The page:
There are obviously some parallels between House and his patient, and he’s really affected by her. Do you want to talk about that? I know that the writers are always drawing parallels between House and his patients, but this one really seemed to get to him.

Lingenfelter: At the beginning of last season, I pitched [a story] about a performance artist who revels in her treatment rather than suffering through it, preferring to experience the pain publicly—to share it with other people. That pitch kind of fell by the wayside, but a little while later Blake resurrected it with a new spin. We thought that it was just going to be a good way to look at where House is now with his pain—and with the personal walls he continues to put up.

About Barbara Barnett

Barbara Barnett is publisher and executive editor of Blogcritics, as well as a noted entertainment writer. Author of Chasing Zebras: The Unofficial Guide to House, M.D., her primary beat is primetime television. But Barbara writes on an everything from film to politics to technology to all things pop culture and spirituality. She is a contributor to the book called Spiritual Pregnancy (Llewellyn Worldwide, January 2014) and has a story in Riverdale Ave Press' new anthology of zombie romance, Still Hungry for your Love. She is hard at work on what she hopes will be her first published novel.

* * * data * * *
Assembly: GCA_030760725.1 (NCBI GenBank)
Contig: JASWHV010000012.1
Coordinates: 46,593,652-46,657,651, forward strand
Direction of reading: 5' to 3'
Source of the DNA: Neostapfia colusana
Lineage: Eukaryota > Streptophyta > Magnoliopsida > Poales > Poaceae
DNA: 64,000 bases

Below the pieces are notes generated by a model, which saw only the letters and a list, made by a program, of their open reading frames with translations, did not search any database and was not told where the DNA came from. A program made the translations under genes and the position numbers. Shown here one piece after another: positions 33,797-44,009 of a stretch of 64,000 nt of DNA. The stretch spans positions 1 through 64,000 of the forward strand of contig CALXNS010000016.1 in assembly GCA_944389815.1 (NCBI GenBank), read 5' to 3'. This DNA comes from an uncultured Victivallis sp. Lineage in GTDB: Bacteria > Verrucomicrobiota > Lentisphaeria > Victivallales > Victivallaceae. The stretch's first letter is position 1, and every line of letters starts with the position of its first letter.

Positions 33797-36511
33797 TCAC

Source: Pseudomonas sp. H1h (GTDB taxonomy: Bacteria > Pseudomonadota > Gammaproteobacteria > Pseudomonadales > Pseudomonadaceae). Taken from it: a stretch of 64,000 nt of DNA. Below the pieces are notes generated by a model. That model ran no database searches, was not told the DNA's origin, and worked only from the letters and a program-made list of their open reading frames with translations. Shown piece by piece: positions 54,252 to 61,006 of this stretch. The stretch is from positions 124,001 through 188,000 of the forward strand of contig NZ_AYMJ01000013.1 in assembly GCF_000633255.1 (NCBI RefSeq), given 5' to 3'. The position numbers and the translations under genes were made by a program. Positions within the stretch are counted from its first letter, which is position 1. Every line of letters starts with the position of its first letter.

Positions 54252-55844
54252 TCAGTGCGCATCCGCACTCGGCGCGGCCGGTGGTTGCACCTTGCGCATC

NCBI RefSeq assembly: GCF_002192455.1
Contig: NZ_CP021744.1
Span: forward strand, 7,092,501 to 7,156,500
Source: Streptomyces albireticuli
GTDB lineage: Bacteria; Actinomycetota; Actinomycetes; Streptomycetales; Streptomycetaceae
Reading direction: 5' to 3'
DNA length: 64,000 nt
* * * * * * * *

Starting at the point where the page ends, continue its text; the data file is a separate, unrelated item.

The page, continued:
• 2Lightworker

    348-@Ann uk

    Yes, hard to find others who care to process all this, so this is a good place

    Still think that even though she was portrayed as a negative presence, Arlene Cuddy was the voice of common sense to House and Cuddy, and common sense seems to be absent. House’s “uncommon” sense was the power that drove the show for 6 seasons, but now, I would be glad for a little “common” sense after “Moving On.” A lot of need for willful suspension of belief with that one.

    Yes, I agree there has been a draining of intelligence and caring in Cuddy, and making House pathetic and tiresome. It annoys me that the relationship itself is blamed for diminished quality of the show this season, rather than that it was so poorly explored and the characters rendered unrecognizable. Who are these people? Yes, it’s a business, but this used to be really interesting dramatic writing as well. What’s left for me is HL’s commitment to deliver superb performance.

    Yes about Rachel – she and House together were such a delight. There was the “common sense” reality when Cuddy indicated to House she didn’t want Rachel to be affected if they broke up one day, and Arlene did have a point in “Larger than Life,” about the effect on Rachel if Cuddy didn’t choose a committed relationship. And now Cuddy dumps him without so much as an effort to work with him on his fear of losing her and seeking comfort in Vicodin? And she goes from experiencing House’s hurt to the start of a new flirtation? So the writers not only choose to present women as less than fully developed human beings, that extends to a child who will be affected. And if Lisa is gone for good, then so is Rachel?? Or she and Arlene show up in Season 8?